Another significant example in this regard is that of Baltic Shipping Company v Dillon. In this case, Mrs. Joan Dilllon had bought a cruise however the ship sank and she was injured and also lost some expensive items. The court stated that a party can claim damages for distress and disappointment caused by a breach of contract if such damages are the result of physical inconvenience that has been the result of such breach or if the contract has been created with a view to 'provide relaxation, enjoyment and freedom from molestation'.
This position of law finds its origin in the case titled Hobbs v London and South Western Railway Co. In this case the defendant did not transport the plaintiff all the way to his destination. As a result, the claimant was forced to walk for the rest of the 5 miles. In this case, the court stated that a claim can be made for this physical inconvenience caused by the defendant. However, in the later decisions, the damages that can be claimed have not been confined to the physical inconvenience suffered by the claimant and therefore, the damages for distress and disappointment can also be claimed.
In the present case, there is another issue that deals with the liability of Bliss Island regarding the theft of jewelry and wallet from Julian and Anna's room that was negligently left unlocked by the housemaid at Bliss Island. The legal position in such matters has been cleared by the court in the case of Olley v Marlborough Court Hotel.
The court had clearly stated in this case that a representation has been made after the contract between the parties had already been concluded, cannot be considered as a part of the contract or a term of the contract. As a result, in order to make a representation binding on the parties to the contract, it is important that the representation should be made when the parties are entering into the contract.
Applying the above discussed position of law to the facts of the present case, it appears that Bliss Island has made a representation in the form of the statement made in its brochure according to which, it offered best reef diving. Similarly, Bliss Island had also claimed that excellent food was provided to the guests and it had some of the best chefs in Australia. Along with this statement, a picture also showed some delicious looking cakes in the brochure. Similarly, during the telephone conversation, Sandra had also told Julian and Anna that the Island offered best reef diving throughout the year. At the same time, she also told that the guests were offered excellent food which they really love. However, Julian and Anna discovered that as a result of a tropical storm and also an algae boom, the diving was not that good. Similarly the chef of the Island who had prepared the delicious looking cakes had also left and the present chef was from Pakistan, specializing in Indian food.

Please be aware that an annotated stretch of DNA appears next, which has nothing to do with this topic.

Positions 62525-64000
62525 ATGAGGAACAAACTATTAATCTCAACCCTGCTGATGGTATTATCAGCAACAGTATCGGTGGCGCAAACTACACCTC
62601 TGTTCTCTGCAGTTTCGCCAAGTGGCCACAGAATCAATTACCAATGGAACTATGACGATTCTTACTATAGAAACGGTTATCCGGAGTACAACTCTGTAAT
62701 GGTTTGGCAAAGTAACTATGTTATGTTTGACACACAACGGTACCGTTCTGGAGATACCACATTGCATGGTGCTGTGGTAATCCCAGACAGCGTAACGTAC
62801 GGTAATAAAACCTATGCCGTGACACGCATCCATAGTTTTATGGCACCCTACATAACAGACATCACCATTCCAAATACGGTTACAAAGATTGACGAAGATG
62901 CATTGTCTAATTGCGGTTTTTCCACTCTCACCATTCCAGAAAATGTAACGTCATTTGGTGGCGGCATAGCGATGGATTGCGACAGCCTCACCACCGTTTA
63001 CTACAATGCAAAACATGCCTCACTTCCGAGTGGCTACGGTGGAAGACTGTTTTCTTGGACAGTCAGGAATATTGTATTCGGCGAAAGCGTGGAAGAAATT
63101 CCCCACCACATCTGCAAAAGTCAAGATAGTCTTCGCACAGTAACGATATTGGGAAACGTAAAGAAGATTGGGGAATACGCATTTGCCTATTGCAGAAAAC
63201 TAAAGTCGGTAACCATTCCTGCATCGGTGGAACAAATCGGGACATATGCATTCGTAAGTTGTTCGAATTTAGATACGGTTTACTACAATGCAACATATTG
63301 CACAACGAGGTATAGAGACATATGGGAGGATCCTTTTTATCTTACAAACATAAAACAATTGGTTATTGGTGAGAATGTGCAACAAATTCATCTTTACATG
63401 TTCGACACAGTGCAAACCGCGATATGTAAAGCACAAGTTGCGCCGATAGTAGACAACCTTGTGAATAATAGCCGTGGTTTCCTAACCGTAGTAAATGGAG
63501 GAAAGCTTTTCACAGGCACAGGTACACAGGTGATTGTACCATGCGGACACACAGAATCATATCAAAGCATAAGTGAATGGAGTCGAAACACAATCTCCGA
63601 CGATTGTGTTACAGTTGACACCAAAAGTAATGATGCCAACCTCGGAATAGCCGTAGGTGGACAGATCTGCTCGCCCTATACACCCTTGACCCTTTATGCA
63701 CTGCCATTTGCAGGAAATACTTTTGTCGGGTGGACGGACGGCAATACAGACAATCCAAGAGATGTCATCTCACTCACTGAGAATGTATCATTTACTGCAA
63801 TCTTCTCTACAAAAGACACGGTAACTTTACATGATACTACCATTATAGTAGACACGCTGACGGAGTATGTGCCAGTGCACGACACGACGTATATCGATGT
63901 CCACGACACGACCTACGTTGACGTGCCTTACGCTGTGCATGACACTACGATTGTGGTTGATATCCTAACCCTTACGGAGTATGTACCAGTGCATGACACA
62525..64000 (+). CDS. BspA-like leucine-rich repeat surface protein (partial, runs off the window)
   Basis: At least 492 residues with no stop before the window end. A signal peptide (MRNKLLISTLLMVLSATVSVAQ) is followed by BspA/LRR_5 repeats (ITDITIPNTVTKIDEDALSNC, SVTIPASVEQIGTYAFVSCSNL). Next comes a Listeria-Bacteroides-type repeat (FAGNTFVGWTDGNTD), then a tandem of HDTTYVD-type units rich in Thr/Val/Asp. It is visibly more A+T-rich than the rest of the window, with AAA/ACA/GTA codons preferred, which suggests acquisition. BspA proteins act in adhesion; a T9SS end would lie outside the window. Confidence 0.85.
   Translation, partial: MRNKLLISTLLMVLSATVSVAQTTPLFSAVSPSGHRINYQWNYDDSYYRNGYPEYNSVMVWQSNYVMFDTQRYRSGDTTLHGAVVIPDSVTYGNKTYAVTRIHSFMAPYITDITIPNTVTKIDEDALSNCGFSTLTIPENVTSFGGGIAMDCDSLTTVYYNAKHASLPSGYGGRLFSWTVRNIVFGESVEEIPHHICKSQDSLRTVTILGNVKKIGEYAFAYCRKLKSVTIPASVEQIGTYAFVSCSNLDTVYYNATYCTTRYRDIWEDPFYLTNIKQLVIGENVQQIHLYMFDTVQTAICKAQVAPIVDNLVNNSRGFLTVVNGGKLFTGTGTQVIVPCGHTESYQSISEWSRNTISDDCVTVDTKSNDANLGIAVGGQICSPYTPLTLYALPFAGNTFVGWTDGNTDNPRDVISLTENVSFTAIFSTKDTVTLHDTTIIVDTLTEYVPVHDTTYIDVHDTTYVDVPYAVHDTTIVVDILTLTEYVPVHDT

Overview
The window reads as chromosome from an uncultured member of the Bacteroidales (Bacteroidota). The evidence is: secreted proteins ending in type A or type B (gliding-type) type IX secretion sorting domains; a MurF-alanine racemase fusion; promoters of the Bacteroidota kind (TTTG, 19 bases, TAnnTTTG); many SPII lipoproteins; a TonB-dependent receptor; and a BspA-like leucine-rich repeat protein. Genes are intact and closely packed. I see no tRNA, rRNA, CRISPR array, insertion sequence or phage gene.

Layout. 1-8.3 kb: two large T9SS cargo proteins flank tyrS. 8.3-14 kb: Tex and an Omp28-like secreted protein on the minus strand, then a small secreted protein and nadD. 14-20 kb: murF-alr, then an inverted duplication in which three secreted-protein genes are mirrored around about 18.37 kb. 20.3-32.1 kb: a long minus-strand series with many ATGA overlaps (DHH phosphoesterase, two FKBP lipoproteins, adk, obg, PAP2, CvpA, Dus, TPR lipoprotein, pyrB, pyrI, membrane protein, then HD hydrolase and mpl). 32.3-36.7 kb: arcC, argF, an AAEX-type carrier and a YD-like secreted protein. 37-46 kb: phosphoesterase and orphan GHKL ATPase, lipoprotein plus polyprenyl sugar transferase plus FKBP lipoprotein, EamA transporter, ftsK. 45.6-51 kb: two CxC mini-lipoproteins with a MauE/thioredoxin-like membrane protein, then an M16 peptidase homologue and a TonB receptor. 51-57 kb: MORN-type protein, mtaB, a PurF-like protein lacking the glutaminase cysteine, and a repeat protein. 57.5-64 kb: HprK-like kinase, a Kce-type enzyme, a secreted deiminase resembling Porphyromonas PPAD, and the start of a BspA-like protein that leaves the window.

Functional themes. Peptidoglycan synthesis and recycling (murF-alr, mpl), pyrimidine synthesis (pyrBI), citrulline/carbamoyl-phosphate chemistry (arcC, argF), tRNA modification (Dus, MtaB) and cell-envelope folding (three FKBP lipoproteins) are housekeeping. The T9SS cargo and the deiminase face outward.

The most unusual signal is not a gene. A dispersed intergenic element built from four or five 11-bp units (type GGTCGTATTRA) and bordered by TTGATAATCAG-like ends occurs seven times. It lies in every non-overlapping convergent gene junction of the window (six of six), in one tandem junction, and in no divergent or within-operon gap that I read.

Under these circumstances, it is clear that Julian and Anna suffered disappointment and distress due to the lack of amenities at Bliss Island. The services that were mentioned in the brochure were not provided to them.
In the same way, the notice present at the back of the door in their room, which excluded the liability of Bliss Island under contract and tort, cannot be considered as a term of the contract because this term has not been mentioned when the parties were entering into the contract.
Therefore it is clear in the present case that damages can be claimed by Julian and Anna from Bliss Island for the disappointment and distress suffered by them during their holiday. Similarly, Julian and Anna can also claim damages for the loss of their expensive jewelry and wallet. The reason is that the exclusion clause mentioned on the notice present behind the back of the door of the room is not a part of the contract or its term; therefore it is not binding and cannot be used by Bliss Island for excluding its liability for this loss.
Andy Gibson, Douglas Fraser,(2013) , Business Law, Pearson.
Harpwood, Dr.Vivienne, Modern Tort law, published by Cavendish Press, 2003
Holmes, Renee, Mental Distress Damages for Breach of Contract, Victoria University of Wellington Law Review, Vol.35, 2004, p688
Jarvis v Swans Tours Ltd  EWCA Civ 8
Bailey v Bullock  2 All ER 1167
Baltic Shipping Company v Dillon  1 Lloyd's Rep 579
Hobbs v London and South Western Railway Co (1875) LR 10 QB 111
Stedman v Swan's Tours (1951) 95 SJ 727 CA
Olley v Marlborough Court Hotel  1 KB 532